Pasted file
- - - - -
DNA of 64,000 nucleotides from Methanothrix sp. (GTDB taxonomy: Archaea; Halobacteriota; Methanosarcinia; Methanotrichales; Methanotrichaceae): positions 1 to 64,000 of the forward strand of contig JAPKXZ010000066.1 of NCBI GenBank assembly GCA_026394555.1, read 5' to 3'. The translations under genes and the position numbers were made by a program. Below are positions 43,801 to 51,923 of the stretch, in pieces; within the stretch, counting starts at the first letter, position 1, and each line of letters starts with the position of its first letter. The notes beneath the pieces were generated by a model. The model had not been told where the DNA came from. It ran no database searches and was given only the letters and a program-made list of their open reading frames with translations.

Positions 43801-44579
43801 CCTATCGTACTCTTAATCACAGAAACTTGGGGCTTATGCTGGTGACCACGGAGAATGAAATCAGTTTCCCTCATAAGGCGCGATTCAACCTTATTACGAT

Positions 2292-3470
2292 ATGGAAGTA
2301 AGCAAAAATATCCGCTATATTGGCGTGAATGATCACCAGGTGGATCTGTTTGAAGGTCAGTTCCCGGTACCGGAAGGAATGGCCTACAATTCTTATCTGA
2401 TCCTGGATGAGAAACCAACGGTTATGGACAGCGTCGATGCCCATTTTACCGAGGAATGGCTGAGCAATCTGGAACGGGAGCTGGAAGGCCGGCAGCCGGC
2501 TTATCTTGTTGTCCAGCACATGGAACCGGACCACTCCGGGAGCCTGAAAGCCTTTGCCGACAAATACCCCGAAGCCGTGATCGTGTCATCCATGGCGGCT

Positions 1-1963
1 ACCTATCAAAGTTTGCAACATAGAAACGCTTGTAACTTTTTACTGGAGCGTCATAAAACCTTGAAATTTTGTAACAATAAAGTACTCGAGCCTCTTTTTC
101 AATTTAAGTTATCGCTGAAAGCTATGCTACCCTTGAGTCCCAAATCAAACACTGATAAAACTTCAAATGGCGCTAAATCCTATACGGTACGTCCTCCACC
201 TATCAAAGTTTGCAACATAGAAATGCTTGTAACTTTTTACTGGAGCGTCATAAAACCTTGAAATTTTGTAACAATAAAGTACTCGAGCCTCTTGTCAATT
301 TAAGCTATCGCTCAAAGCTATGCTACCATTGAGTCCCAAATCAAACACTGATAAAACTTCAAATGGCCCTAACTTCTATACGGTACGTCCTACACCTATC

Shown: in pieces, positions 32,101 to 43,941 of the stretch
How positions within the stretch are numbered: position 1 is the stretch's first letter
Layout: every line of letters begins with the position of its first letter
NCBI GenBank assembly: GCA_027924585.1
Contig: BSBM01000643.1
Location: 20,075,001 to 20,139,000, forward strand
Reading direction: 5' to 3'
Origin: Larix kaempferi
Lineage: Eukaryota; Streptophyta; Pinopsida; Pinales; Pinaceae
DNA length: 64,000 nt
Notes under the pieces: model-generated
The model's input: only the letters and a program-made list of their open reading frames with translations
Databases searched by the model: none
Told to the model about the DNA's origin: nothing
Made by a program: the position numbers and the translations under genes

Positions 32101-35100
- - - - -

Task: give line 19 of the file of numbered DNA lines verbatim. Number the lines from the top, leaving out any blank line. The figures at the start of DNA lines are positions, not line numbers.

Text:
Location: 20,075,001 to 20,139,000, forward strand